Next Saturday, on the 21st of May, I’ll be sitting on a panel for the Talking Justice series on how digital disruption is impacting on journalism, individual rights and social justice. This is an early draft of what I plan to be saying about the topic.
The series will be held at Bendigo’s Ulumbarra Theatre in regional Victoria, tickets are available from the Loddon Campaspe Community Law Centre website.
In the middle of last year I stopped writing for The Australian after their budget for freelance tech journalists ran out. Over the previous two years the newspaper had been my main source of income.
To be fair to The Australian’s management, this was not surprising as at the turn of the century the paper’s IT section was the bible of the nation’s technology industry, often running to 64 pages as standalone liftout. It was a true river of gold for News Limited that employed over a dozen staff and contributors.
Now, on a good week there’s a couple of adverts in the single page section and it employs two and half full time equivalent staff.
The decline of The Australian’s IT section is not in itself remarkable – almost every newspaper has the same story as advertisers have moved away. In the case of the Australian IT, the employment adverts that funded the section’s heyday long ago moved to dedicated online sites.
How a million flowers didn’t bloom
For the broader media – including most news websites – Google and Facebook’s dominance in online advertising has meant even the digital dimes have become scarcer. Many of the ‘born digital’ or ‘web native’ publications are just as cash starved as their incumbent competitors, albeit with far lower cost bases.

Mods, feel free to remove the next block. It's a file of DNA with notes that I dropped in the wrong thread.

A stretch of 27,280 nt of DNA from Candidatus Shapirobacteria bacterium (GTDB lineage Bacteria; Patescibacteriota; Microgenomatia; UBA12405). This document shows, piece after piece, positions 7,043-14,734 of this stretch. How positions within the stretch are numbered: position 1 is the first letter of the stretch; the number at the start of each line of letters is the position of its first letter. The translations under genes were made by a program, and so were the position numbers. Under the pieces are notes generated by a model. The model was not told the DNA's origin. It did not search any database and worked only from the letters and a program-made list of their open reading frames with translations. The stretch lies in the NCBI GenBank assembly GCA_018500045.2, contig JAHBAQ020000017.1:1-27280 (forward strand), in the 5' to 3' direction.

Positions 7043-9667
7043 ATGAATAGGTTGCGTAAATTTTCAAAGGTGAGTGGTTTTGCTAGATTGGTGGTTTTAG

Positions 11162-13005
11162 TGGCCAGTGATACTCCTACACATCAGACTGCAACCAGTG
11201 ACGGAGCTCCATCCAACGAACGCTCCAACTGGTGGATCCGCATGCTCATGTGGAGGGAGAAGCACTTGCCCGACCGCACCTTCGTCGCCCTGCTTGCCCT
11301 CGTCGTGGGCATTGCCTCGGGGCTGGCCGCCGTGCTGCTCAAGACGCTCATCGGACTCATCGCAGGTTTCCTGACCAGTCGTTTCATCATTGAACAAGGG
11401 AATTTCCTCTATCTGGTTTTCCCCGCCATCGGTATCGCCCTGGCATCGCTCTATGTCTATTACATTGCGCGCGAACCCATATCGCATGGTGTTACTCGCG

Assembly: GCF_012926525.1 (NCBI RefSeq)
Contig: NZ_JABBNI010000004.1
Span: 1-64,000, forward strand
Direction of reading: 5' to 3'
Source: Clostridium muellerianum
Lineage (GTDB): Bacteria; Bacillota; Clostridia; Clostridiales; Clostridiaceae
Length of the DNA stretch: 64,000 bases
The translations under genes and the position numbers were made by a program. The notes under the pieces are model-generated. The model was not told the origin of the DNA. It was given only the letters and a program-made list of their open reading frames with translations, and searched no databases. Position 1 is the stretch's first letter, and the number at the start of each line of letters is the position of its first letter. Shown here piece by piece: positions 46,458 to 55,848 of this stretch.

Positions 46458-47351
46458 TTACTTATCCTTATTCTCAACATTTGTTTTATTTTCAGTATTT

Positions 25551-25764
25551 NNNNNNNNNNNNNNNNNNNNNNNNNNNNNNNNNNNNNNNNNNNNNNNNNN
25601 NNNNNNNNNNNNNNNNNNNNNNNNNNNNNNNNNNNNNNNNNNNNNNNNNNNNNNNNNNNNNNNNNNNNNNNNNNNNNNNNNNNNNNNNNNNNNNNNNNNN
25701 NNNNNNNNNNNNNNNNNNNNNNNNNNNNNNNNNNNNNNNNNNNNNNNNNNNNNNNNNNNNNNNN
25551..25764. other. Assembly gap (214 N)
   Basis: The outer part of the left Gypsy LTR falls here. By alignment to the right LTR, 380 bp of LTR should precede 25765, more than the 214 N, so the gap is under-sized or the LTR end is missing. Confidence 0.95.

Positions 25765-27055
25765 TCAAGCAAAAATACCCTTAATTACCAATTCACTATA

The drying up of advertisers’ cash has left the media model in tatters and the early promise of the internet allowing millions of new media sites to bloom has long ago proved false leaving the world of journalism a hungry, desperate place.
For cyber utopians like myself who believed the web would usher in a new era where power could be held accountable through citizens’ websites, blogs and social social media accounts, that disappointment is even greater as the internet is seeing power further centralised with extensive data dossiers being collected on every individual.
An example of just how comprehensively data is being collected and used is shown in this clip from the 2008 US Presidential election campaign.
That description is almost innocent by today’s standards as there are many, many more data points with social media, connected devices and – most of all – our smartphones tracking every moment of our lives and activities.
Imbalance of Power
A good example of how data is being used against citizens is the recent Not My Debt debacle where the government and Centrelink misused information to harass social security recipients.
Stung by the public outrage, the agency saw fit to leak a critic’s confidential personal data to a journalist, an action later justified by a departmental secretary as necessary to protect their organisation,. A view seemingly legitimised by both the Australian Federal Police and the responsible minister who both saw no legal or ethical problem with such behaviour.